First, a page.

In a Class by Herself

Although she was the youngest of 13 and accustomed to being part of a group, Sister Mary Catherine (Alvina) Girrens made her first profession on November 1, 1925, in a class by herself.  

As an Adorer of the Blood of Christ, she was part of the life of the community and yet, set herself apart. Born in St. Marks, Kansas on November 16, 1908, she entered the Adorers in Ruma and remained in the former Ruma province when the congregation established provinces in 1929.

Congregation of the Sisters Adorers of the Most Precious Blood, her 1934 master’s thesis from Saint Louis University, served for years as the standard history of the early development of the congregation in the United States. Mary Catherine was a teacher and principal of Precious Blood High School in Ruma from 1934 to 1947 and director for the temporarily professed. She was a teacher at St. Teresa Academy in East St. Louis, Illinois from 1947 to 1951 and served as its principal from 1951 to 1956. Her signature “class by herself” exerted itself when, in the face of strong opposition, she enrolled the school’s first African-American student in 1951, three years before the U.S. Supreme Court ruled in 1954 in Brown v. Board of Education that laws that permitted racial segregation in public schools are unconstitutional.

During her years (1956-1965) as provincial of the former Ruma province, the province witnessed the growth of hospitals in Taylorville and Murphysboro, Illinois and the building of De Mattias Hall (1964) near the campus of Saint Louis University.  More importantly, the years prior to Vatican II provided Mary Catherine the opportunity to broaden the theological education of the Sisters through participation in the Sister Formation program, through renowned theologians and scripture scholars as speakers at Ruma, and through attendance at Precious Blood Study weeks and Institutes of Spirituality at Notre Dame University.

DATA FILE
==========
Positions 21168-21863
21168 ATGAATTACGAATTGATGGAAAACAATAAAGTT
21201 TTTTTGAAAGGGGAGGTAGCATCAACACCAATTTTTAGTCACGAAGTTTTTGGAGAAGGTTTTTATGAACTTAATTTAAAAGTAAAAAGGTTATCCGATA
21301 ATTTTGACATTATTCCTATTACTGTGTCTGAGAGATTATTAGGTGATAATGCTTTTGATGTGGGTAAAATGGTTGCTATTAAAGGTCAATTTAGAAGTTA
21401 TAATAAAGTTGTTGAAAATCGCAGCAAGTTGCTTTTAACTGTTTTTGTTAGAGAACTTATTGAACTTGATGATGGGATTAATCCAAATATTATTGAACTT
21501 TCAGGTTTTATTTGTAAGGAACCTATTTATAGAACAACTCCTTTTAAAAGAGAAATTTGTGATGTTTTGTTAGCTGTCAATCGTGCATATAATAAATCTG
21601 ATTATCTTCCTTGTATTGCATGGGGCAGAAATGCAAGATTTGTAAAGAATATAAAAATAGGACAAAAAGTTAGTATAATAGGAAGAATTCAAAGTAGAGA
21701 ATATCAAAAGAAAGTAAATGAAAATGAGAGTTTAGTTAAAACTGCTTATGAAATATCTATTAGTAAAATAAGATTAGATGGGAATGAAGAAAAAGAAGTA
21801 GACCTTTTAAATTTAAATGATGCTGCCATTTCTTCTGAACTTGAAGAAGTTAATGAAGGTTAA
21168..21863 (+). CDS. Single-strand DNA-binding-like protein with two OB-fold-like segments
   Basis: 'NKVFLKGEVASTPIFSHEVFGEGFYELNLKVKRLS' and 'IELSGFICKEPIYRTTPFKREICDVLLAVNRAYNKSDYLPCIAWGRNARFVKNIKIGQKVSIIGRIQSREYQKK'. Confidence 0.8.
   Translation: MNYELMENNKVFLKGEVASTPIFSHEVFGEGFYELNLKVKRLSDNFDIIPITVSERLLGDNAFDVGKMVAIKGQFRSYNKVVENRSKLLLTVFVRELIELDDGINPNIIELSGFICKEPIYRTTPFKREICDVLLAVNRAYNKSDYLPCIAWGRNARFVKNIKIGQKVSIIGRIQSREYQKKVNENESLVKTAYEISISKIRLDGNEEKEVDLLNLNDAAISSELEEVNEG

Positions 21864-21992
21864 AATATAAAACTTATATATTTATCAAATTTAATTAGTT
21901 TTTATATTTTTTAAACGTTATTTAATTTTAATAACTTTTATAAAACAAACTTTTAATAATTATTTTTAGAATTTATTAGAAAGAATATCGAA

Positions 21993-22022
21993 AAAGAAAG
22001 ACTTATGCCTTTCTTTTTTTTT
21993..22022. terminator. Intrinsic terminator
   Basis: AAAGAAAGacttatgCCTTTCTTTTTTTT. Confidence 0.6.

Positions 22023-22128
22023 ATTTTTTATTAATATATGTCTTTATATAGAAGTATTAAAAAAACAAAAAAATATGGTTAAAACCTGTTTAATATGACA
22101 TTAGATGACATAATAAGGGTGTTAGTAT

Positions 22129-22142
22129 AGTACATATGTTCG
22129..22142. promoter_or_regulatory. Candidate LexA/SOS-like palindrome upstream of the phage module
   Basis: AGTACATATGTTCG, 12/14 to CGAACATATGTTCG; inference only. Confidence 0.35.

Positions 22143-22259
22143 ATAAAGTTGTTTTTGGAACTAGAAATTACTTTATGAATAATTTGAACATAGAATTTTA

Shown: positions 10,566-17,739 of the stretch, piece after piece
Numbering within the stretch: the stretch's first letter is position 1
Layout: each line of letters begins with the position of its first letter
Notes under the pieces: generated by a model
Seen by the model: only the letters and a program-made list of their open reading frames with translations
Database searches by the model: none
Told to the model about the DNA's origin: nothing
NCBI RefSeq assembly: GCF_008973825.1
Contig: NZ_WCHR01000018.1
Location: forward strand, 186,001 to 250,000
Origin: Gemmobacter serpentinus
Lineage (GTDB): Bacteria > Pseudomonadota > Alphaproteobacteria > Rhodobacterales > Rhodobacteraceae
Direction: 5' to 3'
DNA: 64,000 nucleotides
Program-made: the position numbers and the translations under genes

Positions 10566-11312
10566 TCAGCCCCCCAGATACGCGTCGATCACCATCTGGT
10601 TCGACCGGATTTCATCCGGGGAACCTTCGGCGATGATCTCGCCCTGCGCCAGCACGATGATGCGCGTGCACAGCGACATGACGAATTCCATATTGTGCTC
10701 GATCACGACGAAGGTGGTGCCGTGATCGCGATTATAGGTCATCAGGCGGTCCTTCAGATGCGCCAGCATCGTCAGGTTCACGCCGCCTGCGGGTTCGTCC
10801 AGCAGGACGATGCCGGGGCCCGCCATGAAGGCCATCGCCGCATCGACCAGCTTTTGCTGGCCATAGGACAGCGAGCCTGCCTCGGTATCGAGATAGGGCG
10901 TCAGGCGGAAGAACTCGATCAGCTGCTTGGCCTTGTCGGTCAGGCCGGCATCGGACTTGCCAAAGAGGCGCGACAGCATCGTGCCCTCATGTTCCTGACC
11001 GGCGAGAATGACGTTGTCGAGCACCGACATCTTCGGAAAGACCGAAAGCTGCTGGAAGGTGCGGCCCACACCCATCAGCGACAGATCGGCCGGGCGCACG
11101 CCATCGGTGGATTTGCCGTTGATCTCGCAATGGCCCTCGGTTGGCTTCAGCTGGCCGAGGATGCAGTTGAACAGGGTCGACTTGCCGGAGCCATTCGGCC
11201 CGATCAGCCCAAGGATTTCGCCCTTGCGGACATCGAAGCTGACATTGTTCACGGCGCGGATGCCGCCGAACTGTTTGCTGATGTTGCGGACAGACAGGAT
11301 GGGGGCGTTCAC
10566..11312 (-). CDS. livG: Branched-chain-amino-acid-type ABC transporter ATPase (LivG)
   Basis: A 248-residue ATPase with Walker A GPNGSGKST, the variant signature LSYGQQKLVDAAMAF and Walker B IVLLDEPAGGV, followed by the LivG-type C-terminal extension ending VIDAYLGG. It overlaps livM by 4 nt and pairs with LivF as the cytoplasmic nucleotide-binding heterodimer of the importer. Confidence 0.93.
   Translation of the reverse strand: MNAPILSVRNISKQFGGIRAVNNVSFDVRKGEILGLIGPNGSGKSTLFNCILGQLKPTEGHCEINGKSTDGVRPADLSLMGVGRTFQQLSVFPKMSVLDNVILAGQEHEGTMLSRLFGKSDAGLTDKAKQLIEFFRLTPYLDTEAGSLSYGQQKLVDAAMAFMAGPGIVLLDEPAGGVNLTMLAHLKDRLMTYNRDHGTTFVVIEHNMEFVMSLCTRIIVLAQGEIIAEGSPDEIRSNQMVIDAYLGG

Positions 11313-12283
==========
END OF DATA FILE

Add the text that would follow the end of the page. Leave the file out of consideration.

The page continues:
When she was elected as general councilor in 1965, she and Mother Marciana Heimerman, the general superior, traveled extensively to all the provinces to encourage and deepen the spirit of Vatican II and growth in the ASC charism and spirituality.  

Mary Catherine served as general superior of the congregation from 1975 until 1983 during which time the Constitution was revised (1979), Sister Antonietta Maraone wrote the history of the congregation, and missions were opened in Korea and India.  Sister Andre Fries, CPPS from O’Fallon, Sister Canice Werner, CPPS from Dayton, and Mary Catherine were the founders of a task force that would grow into the Precious Blood Leadership Conference.  

Her years as a missionary began after service on the general administration. She spent 1984 to 1986 in Bangalore, India; she ministered in the Philippines from 1991 to 1993, and in La Paz, Bolivia from 1986 to 1991 and again from 1993 to 1998. Always a leader, her most influential leadership may have emerged in her mission experience and deep love of the poor.  

Always a woman of prayer, after her ministry in the missions, her transparent holiness radiated in simplicity, an unassuming spirit, warm love expressed in a warm hug, and concern for the poor.  

She died in Wichita, Kansas on Dec. 4, 2001, and was buried in the Ruma cemetery. Joe Nassal, CPPS, commented in his homily at her funeral, “The Precious Blood Family has lost one of our giants. She captured the charism and spirituality of the Blood more than most. She was truly in a class by herself, in more ways than one.”

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